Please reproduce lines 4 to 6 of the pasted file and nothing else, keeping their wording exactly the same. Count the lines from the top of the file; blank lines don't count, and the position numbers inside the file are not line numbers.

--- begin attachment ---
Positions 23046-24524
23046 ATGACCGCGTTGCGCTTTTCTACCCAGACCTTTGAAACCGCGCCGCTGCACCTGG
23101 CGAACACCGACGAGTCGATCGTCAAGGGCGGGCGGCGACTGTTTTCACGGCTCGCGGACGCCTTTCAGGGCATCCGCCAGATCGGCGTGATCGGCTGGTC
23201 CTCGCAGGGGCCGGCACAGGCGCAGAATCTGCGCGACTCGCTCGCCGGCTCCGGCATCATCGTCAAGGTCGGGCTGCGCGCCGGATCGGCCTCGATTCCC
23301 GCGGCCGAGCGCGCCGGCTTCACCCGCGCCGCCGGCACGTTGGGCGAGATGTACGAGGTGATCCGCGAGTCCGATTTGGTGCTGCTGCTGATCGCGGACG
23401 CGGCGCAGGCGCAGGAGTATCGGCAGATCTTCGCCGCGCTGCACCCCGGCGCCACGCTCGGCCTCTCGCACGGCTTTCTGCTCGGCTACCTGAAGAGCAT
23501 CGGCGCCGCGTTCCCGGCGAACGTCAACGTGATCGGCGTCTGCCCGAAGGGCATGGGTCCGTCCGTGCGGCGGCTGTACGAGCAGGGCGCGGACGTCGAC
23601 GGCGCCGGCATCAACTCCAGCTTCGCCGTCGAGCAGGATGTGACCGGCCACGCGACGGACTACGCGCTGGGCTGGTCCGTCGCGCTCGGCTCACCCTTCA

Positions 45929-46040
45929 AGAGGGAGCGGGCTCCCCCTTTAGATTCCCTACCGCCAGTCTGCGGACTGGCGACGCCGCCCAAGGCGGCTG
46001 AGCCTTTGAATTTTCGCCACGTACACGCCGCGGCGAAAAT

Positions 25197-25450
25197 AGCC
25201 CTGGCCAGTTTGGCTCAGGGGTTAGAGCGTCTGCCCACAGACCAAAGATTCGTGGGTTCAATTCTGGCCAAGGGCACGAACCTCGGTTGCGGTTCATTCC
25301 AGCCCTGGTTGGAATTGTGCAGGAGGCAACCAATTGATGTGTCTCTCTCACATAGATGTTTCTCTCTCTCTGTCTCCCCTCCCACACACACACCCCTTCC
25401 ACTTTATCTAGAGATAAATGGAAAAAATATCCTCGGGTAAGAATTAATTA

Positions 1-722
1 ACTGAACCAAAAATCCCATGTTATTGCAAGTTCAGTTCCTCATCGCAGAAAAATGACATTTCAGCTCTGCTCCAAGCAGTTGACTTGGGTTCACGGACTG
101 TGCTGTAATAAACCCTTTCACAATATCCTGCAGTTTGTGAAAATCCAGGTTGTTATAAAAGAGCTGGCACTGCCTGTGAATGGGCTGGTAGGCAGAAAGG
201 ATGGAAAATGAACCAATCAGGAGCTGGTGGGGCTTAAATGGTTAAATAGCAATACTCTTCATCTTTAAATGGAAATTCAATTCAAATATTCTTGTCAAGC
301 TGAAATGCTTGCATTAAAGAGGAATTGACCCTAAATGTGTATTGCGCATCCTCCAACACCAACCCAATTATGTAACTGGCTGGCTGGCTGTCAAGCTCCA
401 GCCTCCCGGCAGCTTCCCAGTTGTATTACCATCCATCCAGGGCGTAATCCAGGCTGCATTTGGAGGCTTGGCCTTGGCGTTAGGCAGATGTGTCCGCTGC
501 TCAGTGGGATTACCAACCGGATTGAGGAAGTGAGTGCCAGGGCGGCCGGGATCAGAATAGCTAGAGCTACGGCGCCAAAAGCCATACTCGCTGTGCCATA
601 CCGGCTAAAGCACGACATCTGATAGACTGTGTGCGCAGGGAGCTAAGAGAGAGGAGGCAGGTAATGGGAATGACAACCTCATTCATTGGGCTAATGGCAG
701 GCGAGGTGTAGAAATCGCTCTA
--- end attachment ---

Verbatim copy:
23201 CTCGCAGGGGCCGGCACAGGCGCAGAATCTGCGCGACTCGCTCGCCGGCTCCGGCATCATCGTCAAGGTCGGGCTGCGCGCCGGATCGGCCTCGATTCCC
23301 GCGGCCGAGCGCGCCGGCTTCACCCGCGCCGCCGGCACGTTGGGCGAGATGTACGAGGTGATCCGCGAGTCCGATTTGGTGCTGCTGCTGATCGCGGACG
23401 CGGCGCAGGCGCAGGAGTATCGGCAGATCTTCGCCGCGCTGCACCCCGGCGCCACGCTCGGCCTCTCGCACGGCTTTCTGCTCGGCTACCTGAAGAGCAT